76. Brian on June 4th, 2009 8:26 am

    Thanks for this post Gustavo. I have a question, though.

    I’m mainly a sysadmin, not a low-level developer, but I need to understand this stuff for low-level debugging at the system level. Near the top of this post, you mention “ring 2 or lower” as if we should all just know what that even means, and I’m sorry to say that I do not. Could you point me to a doc that’ll explain that, or could you expand on what this notion of “rings” relates to?

    Thanks — all of your posts are top notch.

  77. Gustavo Duarte on June 8th, 2009 9:33 am

    Hi Brian,

    Here you go:


  78. Peter on June 15th, 2009 2:24 pm

    Dear Gustavo,

    Could you send the list of references you use to write Linux internals stuff ?

    If you already posted it, please, let me know the url of them.



  79. EW on July 2nd, 2009 11:38 am

    Very good article. Thanks!

  80. ks on July 13th, 2009 9:06 am

    Thanks for the great article thats so simple and crisp.

  81. wei on July 22nd, 2009 11:17 pm

    Great post! Solve tons of doubts of mine.\ Though I still have a few questions hope you can clarify for me.\ If I understand them right:\ 1)The kernel stuff of kernel space (1GB) is in the physical memory (1GB) all the time, unless a user process is trying to access the physical memory mapped to kernel space. If that is the case, swapping will happen. Right?

    2)So if I only have enough physical memory for kernel mapping, all my user processes will need to use the memory mapped to kernel. So I will have a lot swapping going on. Right?

    3)Why 1GB? Is it based on the size of resident processes and other necessary structures? Or is it hardware related?

    Thanks in advance!

  82. Abhijith on July 25th, 2009 11:21 am

    Superbly explained. Love the diagrams. Great work!

  83. Dean on August 4th, 2009 8:03 pm

    AWESOME articles, extremely helpful! MANY THANKS for all your postings! Keep them coming…I have you book-marked! As a professional technician, I admire your efforts!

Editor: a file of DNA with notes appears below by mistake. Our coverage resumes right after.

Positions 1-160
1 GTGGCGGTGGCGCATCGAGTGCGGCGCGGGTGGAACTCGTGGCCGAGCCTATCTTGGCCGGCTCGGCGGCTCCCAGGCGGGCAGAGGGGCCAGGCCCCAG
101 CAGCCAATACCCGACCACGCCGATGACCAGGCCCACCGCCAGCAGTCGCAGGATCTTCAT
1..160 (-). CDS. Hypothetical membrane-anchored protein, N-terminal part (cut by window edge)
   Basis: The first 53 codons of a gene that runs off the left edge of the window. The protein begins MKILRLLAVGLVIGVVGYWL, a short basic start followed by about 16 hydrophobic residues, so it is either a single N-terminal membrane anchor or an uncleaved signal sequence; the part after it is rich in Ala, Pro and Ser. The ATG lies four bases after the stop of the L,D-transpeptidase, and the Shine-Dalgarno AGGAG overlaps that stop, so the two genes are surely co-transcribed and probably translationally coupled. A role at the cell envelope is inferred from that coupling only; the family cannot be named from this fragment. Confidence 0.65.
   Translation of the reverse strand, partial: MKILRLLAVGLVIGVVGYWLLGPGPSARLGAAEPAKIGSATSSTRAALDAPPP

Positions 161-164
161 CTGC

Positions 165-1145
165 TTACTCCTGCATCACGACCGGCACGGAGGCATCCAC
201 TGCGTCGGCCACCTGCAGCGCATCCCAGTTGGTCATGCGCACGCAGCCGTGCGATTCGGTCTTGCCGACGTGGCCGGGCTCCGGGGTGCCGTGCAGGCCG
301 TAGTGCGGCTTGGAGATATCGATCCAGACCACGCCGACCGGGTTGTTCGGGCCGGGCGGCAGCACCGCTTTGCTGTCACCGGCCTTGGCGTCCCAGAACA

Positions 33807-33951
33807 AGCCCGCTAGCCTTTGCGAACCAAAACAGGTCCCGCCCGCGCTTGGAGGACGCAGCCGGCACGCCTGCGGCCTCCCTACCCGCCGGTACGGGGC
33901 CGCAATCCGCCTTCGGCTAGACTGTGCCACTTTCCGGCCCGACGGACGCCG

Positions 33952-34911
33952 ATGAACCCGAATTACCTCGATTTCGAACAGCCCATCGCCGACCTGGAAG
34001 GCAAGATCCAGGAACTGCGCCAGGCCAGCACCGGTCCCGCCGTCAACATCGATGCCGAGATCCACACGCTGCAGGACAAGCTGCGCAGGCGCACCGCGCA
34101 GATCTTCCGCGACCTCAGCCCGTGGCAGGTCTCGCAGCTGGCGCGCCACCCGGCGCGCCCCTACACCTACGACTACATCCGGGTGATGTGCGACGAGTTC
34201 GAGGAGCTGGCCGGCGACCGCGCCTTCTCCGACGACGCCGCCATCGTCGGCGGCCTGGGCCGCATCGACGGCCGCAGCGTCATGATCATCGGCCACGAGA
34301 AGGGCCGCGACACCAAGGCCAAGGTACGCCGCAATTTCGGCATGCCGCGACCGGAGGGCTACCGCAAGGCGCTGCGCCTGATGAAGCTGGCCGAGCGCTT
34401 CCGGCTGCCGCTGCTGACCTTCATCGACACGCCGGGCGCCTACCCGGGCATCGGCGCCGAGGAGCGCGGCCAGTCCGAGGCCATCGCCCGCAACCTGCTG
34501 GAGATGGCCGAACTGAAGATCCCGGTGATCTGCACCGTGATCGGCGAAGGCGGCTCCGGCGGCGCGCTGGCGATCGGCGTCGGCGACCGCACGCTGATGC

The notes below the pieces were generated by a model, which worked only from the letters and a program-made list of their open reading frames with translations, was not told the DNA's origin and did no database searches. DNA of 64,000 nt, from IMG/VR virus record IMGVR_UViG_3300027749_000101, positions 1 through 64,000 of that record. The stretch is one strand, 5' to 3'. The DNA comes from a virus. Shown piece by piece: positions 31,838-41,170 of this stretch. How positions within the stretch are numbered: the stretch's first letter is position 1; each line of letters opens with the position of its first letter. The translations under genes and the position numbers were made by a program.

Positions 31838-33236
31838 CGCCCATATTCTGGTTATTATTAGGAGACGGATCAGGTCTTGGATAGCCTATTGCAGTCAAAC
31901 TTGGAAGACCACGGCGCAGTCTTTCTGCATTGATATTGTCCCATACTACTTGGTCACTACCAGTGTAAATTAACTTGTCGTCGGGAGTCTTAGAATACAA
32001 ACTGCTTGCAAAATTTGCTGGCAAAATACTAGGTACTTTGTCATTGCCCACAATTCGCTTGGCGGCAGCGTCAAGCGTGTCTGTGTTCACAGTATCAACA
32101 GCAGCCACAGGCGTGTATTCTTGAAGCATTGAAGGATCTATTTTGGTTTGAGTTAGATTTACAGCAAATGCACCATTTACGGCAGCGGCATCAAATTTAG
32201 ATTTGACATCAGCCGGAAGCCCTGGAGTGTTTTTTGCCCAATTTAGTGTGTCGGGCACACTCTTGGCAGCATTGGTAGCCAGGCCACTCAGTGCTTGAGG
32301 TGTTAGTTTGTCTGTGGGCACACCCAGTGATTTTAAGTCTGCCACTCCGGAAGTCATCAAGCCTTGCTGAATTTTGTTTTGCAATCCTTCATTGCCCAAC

84. KS on August 23rd, 2009 3:55 pm

    This is excellent, probably the best technical documentation I’ve ever found on a blog. Thank you!

  85. yodacallmesome on September 14th, 2009 2:56 am

    Nice article. It should be noted that there is a special case: When clone(2) is used instead of fork(2) to create a process, the address mappings are replicated (stack excepted).

  86. Godmar Back on September 23rd, 2009 2:22 pm

    It’s not clear which kernel/libc version above information applies to.

    For instance, on CentOS 5.3 running a 2.6.18 kernel with Redhat’s patches 2.6.18-128.7.1.el5PAE and GNU libc 2.5, some shared libraries are located beneath the code segment – which contradicts the figure shown above.

    > tac /proc/21779/maps\ bfeba000-bff0f000 rw-p bffaa000 00:00 0 [stack]\ b7f98000-b7f9f000 r–s 00000000 fd:00 36079468 /usr/lib/gconv/gconv-modules.cache\ b7f93000-b7f95000 rw-p b7f93000 00:00 0\ b7d93000-b7f93000 r–p 00000000 fd:00 36001563 /usr/lib/locale/locale-archive\ 08ae9000-08b4c000 rw-p 08ae9000 00:00 0 [heap]\ 0809c000-080f9000 rw-p 0809c000 00:00 0\ 08098000-0809c000 rw-p 00050000 fd:00 90800216 /bin/tcsh\ 08047000-08098000 r-xp 00000000 fd:00 90800216 /bin/tcsh\ 02b4d000-02b4e000 rwxp 00002000 fd:00 95783275 /lib/\ 02b4a000-02b4d000 r-xp 00000000 fd:00 95783275 /lib/\ 028ac000-028d3000 rwxp 028ac000 00:00 0\ 028ab000-028ac000 rwxp 00009000 fd:00 95783323 /lib/\ 028aa000-028ab000 r-xp 00008000 fd:00 95783323 /lib/\ 028a1000-028aa000 r-xp 00000000 fd:00 95783323 /lib/\ 0090a000-0090b000 rwxp 00009000 fd:00 95780903 /lib/\ 00909000-0090a000 r-xp 00008000 fd:00 95780903 /lib/\ 00900000-00909000 r-xp 00000000 fd:00 95780903 /lib/\ 008da000-008dc000 rwxp 008da000 00:00 0\ 008d9000-008da000 rwxp 0000f000 fd:00 95783322 /lib/\ 008d8000-008d9000 r-xp 0000e000 fd:00 95783322 /lib/\ 008c9000-008d8000 r-xp 00000000 fd:00 95783322 /lib/\ 006d4000-006d7000 rwxp 006d4000 00:00 0\ 006d3000-006d4000 rwxp 00140000 fd:00 95781738 /lib/\ 006d1000-006d3000 r-xp 0013e000 fd:00 95781738 /lib/\ 00593000-006d1000 r-xp 00000000 fd:00 95781738 /lib/\ 00480000-00481000 rwxp 0001a000 fd:00 95780954 /lib/\ 0047f000-00480000 r-xp 00019000 fd:00 95780954 /lib/\ 00465000-0047f000 r-xp 00000000 fd:00 95780954 /lib/\ 00451000-00452000 r-xp 00451000 00:00 0 [vdso]\ 00115000-00116000 rwxp 00004000 fd:00 95780901 /lib/\ 00114000-00115000 r-xp 00003000 fd:00 95780901 /lib/\ 00110000-00114000 r-xp 00000000 fd:00 95780901 /lib/

  87. Travis on September 25th, 2009 7:57 am

    Thanks for the info… I was looking for a graph like that. Studying kernel and memory functions in class at the moment, so it’s helpful to have a visual.

  88. Vikram Gupta on October 9th, 2009 5:38 am

    Good work :)

    very well explained.

  89. Mukesh Chauhan on October 14th, 2009 4:49 am

    The article explains the memory layout for 32-bit architecture. How it will be different in 64-bit architecture? Please give brief explaination or provide any link for the same.